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Attorney fees. Fulton Superior Court. Before Judge Hill.
We granted appellant Denise Ann Ingram's application to appeal the trial court's order awarding attorney fees and expenses of litigation pursuant to OCGA 9-15-14 (b).
During the course of the litigation, appellee scheduled three out-of-state depositions of its witnesses located in Kentucky. On April 1, 1993, after Ingram's counsel had refused to agree to telephonic depositions, Star Touch Communications, Inc. (Star Touch), provided Ingram with notice pursuant to OCGA 9-11-30 (b) (1) that such depositions would be taken in Kentucky on April 9, 1993. Thereafter, Ingram moved for a protective order which was subsequently denied by the trial court on April 9, 1993. In this regard, Ingram argued, in part, that scheduling three separate depositions in separate cities on the same day was unreasonable.
On April 23, 1993, a new notice was given which provided that such depositions would be taken in Kentucky on April 29 and April 30, 1993. Counsel for Star Touch traveled to Kentucky and took the depositions in the two-day period in which they were scheduled. Neither Ingram nor her counsel attended, nor gave notice that they would not attend.
Subsequently, the case was settled without the formal release of any claim by appellee and Ingram dismissed her complaint with prejudice. Thereafter, defendant filed a motion for attorney fees and expenses contending plaintiff, without substantial justification, expanded the proceedings by refusing to agree to telephonic depositions. The trial court granted the motion and this appeal followed.
1. Ingram contends that the settlement and dismissal of this action extinguishes any right to attorney fees in Star Touch, citing this court's holding in Hunter v. Schroeder, 186 Ga. App. 799, 800 (368 SE2d 561) (1988). Alternatively, Ingram argues that Star Touch should be estopped in equity from asserting a claim for attorney fees and expenses due to its failure to give notice of such intention at the time of settlement.
In Hunter, we reversed an award of attorney fees and expenses under the provisions of OCGA 9-15-14 on the ground that the legislature could not have intended to authorize a party to move for attorney fees and expenses within 45 days of final disposition of a case in circumstances in which the moving party had achieved a dismissal with prejudice of the other party's claims, actions or defenses by a mutual dismissal and express release of all claims or counterclaims which were then pending. Id.
It is undisputed that Star Touch induced dismissal with prejudice by settlement. Further, while Star Touch settled without giving an express release of its claims, settlement is, in and of itself generally construed to be a final disposition of any claim against a party to settlement by a party to the settlement arising out of the subject incident, unless remaining claims are specifically reserved by any of the parties. See Coleman v. State Farm Mut. Auto. Ins. Co. 104 Ga. App. 328, 330 (121 SE2d 833) (1961). While, here, unlike Hunter, there was no express release of all claims or counterclaims and there was no mutual dismissal, there was likewise, no counter-claim filed or pending at the time of the settlement and a different result would obtain if there had been, as a failure to provide for a dismissal of such counterclaim would indicate that the parties intended that it survive the settlement of the other issues.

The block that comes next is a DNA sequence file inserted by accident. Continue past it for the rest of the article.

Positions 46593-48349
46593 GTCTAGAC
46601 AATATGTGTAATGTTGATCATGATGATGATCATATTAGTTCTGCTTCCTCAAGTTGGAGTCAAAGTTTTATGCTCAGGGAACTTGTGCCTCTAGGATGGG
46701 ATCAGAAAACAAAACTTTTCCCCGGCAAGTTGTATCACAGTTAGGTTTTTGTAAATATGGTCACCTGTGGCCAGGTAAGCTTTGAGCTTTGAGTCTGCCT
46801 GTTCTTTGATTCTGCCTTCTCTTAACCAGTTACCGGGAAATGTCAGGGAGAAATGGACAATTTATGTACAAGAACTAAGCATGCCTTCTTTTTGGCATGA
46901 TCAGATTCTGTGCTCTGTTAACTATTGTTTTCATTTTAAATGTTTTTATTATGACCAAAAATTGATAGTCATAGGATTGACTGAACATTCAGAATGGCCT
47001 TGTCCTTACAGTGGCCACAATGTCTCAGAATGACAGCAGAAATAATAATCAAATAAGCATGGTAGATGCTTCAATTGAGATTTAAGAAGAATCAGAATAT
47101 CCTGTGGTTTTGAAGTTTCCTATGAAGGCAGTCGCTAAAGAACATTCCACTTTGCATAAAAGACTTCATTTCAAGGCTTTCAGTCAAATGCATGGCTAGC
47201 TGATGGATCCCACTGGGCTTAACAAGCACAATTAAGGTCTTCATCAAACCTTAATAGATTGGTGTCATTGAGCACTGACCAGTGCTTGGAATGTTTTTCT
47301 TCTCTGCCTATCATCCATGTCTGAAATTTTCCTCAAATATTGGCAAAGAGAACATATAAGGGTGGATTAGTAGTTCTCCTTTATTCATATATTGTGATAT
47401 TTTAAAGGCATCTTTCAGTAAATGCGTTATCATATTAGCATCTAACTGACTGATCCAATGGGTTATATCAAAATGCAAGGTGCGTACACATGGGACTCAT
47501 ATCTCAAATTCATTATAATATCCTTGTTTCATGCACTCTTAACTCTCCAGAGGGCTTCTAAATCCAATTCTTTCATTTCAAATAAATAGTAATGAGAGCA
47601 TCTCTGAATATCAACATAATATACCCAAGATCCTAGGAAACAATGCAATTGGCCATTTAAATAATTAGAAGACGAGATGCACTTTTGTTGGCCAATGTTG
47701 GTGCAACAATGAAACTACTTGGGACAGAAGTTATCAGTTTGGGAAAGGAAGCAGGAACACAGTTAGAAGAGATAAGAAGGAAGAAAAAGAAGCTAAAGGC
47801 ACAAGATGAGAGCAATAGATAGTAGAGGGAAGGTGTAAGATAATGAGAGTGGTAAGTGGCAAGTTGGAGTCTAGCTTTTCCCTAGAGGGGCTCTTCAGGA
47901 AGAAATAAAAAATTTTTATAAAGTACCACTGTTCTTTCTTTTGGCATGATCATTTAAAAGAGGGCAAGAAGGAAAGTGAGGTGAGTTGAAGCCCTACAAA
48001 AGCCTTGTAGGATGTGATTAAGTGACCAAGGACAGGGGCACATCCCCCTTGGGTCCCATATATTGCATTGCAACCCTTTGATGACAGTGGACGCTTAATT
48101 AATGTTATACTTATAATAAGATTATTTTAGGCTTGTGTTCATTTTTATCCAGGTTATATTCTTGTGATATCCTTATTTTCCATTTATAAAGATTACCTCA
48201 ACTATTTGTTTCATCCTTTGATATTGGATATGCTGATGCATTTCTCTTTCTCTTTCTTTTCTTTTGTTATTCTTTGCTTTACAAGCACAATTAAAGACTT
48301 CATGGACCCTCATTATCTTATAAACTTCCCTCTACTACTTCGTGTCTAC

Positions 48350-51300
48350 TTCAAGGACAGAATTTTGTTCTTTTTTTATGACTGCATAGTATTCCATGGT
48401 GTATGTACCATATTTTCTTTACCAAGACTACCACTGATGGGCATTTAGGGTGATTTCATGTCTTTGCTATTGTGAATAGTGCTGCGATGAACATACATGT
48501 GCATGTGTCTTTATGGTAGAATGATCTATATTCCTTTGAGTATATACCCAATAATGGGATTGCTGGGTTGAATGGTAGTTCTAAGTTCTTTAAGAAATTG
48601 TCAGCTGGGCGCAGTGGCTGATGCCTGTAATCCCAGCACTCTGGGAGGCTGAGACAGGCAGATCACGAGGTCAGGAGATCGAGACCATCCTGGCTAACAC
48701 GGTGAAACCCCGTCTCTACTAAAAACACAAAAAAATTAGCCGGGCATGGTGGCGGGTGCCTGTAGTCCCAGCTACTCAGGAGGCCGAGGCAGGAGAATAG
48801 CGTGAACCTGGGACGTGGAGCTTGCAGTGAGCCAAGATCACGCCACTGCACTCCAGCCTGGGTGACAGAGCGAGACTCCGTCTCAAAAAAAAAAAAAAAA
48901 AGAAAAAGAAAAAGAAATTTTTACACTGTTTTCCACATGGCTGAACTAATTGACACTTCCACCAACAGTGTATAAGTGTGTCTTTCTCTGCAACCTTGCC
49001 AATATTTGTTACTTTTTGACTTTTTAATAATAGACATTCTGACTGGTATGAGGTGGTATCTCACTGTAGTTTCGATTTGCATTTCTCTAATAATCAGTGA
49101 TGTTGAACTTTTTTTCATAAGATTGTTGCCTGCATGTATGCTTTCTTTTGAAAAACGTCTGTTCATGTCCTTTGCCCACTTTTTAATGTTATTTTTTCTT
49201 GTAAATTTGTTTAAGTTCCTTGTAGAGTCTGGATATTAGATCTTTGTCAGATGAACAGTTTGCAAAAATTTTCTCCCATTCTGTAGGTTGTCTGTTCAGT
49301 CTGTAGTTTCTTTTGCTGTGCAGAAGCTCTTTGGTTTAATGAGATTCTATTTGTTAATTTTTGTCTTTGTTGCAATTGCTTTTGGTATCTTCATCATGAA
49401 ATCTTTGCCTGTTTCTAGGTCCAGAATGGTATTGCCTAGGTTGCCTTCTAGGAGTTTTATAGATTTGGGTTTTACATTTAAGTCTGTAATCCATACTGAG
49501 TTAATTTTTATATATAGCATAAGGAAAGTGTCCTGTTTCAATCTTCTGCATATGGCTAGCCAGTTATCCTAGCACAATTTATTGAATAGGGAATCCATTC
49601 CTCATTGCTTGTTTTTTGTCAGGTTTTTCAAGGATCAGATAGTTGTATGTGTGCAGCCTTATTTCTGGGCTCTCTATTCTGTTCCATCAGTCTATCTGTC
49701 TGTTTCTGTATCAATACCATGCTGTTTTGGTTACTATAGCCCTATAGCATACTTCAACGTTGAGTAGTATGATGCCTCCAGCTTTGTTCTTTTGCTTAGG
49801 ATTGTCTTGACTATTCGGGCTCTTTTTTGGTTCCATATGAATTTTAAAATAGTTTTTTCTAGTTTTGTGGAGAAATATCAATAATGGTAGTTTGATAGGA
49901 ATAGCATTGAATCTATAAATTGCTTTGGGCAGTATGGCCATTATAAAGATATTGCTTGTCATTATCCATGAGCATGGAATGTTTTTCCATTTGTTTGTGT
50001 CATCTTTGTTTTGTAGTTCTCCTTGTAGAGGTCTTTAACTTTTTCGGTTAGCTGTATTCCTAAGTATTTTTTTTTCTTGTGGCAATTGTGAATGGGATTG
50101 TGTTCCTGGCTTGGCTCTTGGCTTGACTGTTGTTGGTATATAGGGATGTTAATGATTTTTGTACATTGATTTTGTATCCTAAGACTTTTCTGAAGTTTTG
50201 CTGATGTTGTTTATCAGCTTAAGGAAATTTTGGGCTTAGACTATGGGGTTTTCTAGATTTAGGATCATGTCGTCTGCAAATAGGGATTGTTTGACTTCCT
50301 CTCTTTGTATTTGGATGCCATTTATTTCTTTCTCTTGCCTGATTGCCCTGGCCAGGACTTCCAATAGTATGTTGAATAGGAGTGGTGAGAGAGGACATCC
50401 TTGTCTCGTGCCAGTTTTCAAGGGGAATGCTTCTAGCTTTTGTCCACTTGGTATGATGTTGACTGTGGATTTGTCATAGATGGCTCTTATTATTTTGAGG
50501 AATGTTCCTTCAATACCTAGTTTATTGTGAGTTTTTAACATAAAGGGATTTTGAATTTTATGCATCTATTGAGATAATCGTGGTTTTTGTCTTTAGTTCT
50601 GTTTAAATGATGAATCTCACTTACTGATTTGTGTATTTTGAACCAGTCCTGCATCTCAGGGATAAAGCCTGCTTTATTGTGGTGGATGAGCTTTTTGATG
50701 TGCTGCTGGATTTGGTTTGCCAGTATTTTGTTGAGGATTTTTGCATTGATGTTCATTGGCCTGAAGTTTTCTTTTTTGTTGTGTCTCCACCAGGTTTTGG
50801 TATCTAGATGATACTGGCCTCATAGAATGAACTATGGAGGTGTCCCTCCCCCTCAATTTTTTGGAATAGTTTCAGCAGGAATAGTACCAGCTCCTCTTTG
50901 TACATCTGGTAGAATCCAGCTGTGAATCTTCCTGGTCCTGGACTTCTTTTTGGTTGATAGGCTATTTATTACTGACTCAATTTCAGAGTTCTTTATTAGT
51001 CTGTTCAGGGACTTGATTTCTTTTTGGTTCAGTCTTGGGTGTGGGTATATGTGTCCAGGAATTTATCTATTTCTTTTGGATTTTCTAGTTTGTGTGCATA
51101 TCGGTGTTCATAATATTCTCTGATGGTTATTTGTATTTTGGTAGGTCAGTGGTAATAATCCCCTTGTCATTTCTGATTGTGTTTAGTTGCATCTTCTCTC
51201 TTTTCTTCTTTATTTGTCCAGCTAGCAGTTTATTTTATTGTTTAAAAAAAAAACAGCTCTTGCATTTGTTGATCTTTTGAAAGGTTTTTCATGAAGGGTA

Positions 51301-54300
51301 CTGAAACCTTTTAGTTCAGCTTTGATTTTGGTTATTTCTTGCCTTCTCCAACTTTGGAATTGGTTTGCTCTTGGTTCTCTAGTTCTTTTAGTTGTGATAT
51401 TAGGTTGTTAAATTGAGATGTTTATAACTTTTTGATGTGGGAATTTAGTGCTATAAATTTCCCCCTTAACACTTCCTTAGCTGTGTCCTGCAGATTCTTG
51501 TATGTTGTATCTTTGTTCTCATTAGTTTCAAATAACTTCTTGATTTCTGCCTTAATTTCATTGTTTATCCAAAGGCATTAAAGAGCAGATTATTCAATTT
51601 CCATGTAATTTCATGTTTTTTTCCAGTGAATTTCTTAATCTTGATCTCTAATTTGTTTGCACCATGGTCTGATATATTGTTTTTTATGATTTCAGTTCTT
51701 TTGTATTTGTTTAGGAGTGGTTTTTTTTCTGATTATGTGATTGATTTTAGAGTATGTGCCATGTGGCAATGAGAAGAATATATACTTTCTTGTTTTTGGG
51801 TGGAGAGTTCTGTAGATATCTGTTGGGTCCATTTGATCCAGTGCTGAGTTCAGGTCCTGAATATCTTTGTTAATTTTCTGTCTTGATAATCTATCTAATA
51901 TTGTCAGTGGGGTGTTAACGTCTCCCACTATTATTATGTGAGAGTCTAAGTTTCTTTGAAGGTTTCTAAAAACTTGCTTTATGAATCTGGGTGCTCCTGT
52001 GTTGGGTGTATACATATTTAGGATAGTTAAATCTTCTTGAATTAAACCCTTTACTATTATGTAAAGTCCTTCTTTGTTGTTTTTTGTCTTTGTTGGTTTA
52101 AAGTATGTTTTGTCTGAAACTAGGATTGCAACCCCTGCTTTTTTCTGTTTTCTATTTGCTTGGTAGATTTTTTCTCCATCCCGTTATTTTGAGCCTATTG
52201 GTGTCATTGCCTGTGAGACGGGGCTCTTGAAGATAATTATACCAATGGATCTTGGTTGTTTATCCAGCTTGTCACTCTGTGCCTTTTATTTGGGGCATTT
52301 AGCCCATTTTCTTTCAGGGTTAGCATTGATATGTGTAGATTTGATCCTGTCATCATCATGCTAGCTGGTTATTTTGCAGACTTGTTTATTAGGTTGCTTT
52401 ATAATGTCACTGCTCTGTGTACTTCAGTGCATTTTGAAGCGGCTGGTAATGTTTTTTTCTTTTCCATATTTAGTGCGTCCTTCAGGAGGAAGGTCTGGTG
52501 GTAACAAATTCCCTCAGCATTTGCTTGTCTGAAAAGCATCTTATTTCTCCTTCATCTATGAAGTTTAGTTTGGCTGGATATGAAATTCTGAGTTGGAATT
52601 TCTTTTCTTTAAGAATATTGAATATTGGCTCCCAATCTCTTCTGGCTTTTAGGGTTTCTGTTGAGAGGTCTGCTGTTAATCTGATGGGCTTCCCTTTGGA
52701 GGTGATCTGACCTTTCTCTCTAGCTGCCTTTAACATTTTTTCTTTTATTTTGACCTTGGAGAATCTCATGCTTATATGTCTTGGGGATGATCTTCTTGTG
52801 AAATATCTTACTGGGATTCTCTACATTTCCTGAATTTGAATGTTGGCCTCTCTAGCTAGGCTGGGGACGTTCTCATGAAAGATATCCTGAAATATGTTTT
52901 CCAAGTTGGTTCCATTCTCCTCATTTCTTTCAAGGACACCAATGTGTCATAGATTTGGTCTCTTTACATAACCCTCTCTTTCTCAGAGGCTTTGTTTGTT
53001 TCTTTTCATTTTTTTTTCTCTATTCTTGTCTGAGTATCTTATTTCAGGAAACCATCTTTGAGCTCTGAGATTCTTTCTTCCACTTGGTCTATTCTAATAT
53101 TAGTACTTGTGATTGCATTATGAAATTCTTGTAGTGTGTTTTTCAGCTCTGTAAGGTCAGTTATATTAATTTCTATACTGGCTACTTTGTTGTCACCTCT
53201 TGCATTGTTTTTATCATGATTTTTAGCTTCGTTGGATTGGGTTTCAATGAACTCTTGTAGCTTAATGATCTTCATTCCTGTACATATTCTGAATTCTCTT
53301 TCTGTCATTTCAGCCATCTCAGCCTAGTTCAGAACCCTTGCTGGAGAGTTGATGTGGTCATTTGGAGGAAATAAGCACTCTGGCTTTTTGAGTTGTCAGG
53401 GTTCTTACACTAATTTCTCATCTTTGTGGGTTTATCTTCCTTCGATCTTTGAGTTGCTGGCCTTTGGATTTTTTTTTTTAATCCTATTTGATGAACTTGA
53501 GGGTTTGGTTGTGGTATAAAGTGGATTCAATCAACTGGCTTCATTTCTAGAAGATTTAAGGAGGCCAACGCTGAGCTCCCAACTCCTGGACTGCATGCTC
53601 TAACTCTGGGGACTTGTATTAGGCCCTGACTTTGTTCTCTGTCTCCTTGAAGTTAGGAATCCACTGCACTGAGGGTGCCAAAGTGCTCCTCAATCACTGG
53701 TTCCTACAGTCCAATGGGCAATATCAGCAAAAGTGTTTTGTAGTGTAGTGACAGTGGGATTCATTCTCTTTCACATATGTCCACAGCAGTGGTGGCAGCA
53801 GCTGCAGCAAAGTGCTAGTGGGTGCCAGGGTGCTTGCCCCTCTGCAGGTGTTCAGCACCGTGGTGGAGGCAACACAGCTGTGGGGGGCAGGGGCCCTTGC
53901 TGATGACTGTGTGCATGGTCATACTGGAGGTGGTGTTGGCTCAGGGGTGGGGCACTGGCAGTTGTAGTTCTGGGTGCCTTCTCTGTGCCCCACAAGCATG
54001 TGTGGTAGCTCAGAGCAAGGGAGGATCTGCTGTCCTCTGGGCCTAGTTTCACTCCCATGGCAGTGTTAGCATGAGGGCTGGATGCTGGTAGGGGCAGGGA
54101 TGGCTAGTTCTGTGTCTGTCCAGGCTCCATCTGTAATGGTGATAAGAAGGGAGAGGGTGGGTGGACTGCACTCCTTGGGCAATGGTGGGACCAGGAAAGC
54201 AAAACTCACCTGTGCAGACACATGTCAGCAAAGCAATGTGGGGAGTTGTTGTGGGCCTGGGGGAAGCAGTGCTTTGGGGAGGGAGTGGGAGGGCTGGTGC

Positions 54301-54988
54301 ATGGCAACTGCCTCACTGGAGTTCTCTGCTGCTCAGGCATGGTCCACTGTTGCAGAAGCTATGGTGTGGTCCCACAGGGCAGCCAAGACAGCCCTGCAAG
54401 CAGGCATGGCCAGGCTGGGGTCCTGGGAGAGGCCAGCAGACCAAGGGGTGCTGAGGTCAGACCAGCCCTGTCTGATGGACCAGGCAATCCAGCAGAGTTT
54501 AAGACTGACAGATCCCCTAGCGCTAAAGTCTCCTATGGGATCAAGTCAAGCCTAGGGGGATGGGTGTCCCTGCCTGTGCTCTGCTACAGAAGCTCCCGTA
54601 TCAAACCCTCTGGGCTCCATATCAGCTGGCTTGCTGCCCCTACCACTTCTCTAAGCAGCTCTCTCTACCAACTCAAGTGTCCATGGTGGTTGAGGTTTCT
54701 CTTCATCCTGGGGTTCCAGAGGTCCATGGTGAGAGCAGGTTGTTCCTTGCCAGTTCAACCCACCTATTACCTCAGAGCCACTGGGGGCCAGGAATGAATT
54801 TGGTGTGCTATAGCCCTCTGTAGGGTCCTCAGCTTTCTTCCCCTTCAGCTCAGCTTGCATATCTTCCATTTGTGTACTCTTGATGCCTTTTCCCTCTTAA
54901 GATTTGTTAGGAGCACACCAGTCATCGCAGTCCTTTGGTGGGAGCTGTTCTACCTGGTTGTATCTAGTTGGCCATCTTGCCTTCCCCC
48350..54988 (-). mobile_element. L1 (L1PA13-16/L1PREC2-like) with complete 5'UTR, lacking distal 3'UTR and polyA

Furthermore, the party not taking the depositions, Ingram, had no statutory duty to attend the depositions, OCGA 9-11-30 (g), and in not doing so, merely waived the right to confront and cross-examine the deponent. Absent extraordinary circumstances, not here present, the failure of a party to agree to telephonic depositions cannot form the basis of an award of attorney fees and expenses under OCGA 9-15-14. Such a decision is a matter of tactics, strategy and advocacy based upon factors which may change during the course of the litigation. Any sanctions in connection with a refusal to consent to telephonic depositions must be based upon evidence of the inappropriateness of the refusal at the time thereof. It is not enough to show only that the expenses of the movant were increased by respondent's failure to consent. The record in the subject case contains no such evidence. The better practice in these circumstances would be to move the trial court to authorize the telephone depositions during the litigation, rather than to seek relief under OCGA 9-15-14 at the conclusion thereof. The trial court erred in awarding attorney fees and expenses herein. Further, attorney fees and expenses for non-attendance are available only in the instance of the failure of the party taking the deposition to appear. OCGA 9-11-30 (g). Id.
2. In light of the foregoing, we do not reach Ingram's remaining assignments of error.
Baker, Pacious & Hamilton, Kathleen M. Pacious, for appellee.
Thursday May 21 06:42 EDT

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